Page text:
Foreign investment keeps falling but outlook healthier UN report says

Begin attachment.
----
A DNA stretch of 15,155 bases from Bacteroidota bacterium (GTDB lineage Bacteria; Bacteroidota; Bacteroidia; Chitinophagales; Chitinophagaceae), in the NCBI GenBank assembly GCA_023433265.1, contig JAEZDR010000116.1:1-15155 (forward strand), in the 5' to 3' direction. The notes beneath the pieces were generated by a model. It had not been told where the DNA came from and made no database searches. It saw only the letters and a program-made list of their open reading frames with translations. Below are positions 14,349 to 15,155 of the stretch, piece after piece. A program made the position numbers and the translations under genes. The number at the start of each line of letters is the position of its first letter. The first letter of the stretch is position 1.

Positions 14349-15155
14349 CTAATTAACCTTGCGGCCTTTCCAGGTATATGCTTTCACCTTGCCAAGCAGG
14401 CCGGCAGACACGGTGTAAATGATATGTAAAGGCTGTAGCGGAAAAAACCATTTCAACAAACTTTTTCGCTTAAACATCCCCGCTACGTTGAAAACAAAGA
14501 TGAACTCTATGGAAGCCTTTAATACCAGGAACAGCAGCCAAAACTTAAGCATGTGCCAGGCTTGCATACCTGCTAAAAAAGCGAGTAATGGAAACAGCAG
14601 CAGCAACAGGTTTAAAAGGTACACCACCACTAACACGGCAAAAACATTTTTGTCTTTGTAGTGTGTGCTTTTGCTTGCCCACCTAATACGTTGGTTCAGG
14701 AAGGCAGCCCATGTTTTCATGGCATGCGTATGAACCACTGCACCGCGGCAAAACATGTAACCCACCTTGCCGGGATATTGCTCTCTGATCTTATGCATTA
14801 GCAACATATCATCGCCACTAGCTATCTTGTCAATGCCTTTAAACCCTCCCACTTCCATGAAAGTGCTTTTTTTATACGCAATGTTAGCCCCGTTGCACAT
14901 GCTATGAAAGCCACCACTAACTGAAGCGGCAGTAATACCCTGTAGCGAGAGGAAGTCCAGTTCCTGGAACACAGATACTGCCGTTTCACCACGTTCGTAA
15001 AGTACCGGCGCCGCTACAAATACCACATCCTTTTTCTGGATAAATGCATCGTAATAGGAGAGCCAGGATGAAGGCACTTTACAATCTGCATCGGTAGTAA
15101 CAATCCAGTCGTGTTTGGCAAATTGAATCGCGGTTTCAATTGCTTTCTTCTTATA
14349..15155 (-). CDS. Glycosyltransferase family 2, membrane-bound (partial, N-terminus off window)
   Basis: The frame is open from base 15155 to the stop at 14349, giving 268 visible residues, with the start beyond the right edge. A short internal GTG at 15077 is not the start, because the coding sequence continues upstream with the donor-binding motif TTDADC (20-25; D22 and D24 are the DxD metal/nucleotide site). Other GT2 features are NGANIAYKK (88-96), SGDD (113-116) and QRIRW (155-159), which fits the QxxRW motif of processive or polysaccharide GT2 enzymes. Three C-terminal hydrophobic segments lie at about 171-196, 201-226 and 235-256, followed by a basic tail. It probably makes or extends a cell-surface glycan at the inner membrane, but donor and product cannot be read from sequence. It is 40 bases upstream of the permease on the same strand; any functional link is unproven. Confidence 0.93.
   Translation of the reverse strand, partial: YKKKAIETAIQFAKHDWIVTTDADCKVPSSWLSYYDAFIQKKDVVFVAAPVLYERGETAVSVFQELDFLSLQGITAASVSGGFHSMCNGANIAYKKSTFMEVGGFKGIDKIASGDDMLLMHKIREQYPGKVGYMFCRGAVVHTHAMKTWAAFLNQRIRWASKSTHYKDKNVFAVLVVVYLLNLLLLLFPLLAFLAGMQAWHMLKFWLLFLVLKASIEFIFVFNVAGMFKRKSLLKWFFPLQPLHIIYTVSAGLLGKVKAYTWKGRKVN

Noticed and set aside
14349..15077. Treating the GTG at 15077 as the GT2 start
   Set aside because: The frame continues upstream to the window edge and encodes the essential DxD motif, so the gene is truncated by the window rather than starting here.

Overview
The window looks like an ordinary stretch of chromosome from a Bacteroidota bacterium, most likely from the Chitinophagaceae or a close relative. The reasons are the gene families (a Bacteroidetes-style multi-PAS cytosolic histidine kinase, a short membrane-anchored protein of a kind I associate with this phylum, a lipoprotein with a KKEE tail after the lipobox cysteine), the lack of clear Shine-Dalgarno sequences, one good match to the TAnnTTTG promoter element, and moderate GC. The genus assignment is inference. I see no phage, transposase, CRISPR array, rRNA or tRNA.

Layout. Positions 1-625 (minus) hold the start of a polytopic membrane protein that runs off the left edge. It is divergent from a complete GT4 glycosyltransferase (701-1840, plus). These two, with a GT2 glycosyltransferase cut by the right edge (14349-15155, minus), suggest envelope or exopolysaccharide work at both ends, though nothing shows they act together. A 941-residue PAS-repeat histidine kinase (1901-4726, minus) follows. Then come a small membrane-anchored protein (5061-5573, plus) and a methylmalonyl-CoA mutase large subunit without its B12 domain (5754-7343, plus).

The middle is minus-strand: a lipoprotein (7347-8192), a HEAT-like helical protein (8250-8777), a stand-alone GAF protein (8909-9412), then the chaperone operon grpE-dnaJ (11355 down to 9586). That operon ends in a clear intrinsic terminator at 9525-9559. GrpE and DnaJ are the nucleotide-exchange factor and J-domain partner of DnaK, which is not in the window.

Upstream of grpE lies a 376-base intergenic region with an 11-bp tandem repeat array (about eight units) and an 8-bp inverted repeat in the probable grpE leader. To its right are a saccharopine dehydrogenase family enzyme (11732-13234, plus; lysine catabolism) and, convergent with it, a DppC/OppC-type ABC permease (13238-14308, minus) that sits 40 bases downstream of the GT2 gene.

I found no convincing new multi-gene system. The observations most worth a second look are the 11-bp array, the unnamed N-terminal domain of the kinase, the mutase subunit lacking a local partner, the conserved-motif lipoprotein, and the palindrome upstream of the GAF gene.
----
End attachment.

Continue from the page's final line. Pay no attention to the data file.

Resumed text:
World Investment Report 2004, released today by the UN Conference on Trade and Development (UNCTAD), argues that the outlook for the year ahead is promising, thanks to better economic growth, increasing corporate profits, higher stock prices and more mergers and acquisitions.Foreign investment is also increasingly being targeted at services, especially the business, financial, telecommunications and leisure industries, and away from manufacturing and primary industries.The annual report shows that foreign direct investment (FDI) inflows dropped 18 per cent to $560 billion last year from $679 billion in 2002 – well below the $1.4 trillion mark reached in 2000.The slow and irregular pace of economic recovery in the developed world – which dominates the overall FDI totals – was the biggest reason for the slide, with the United States (down 30 per cent to its lowest levels since 1992) and the European Union (down 21 per cent) both suffering.FDI inflows into Central and Eastern Europe also slumped, but the report’s authors at UNCTAD forecast that trend will turn around given many of the region’s nations joined the EU on 1 May.The picture in the developing world was more mixed, with Africa and the Asia-Pacific – led by China – gaining overall, but Latin America and the Caribbean enduring another fall. The changes were unequal even within continents, with many of Africa’s most impoverished countries unable to attract nearly as much FDI as their neighbours.African States rich in natural resources, such as Morocco, Angola, Equatorial Guinea, Nigeria and Sudan, attracted the bulk of the increased FDI to the continent – a total of $15 billion – whereas 24 countries received less than $100 million each.Professor Jeffrey Sachs, Special Adviser to Secretary-General Kofi Annan on the Millennium Development Goals (MDGs) – a set of eight, time-bound targets for reducing poverty and hunger and improving overall living standards – told a press briefing today that the outlook for the globe’s poorest States remains bleak.”Many of the poorest countries are simply being bypassed by globalization, and the promises of the rich countries are not being fulfilled,” he said, adding that FDI is so important because it is one of the strongest engines for growth in the developing world.Professor Sachs said the solution was not to try to halt the forces of globalization but to make them fairer, and to pressure affluent nations to meet their pledges.”We need more globalization that reaches the poor countries, and more successful globalization, not less. The kind of globalization that the poorest countries are feeling is brain-drain. They’re not seeing the inflow of foreign investment.”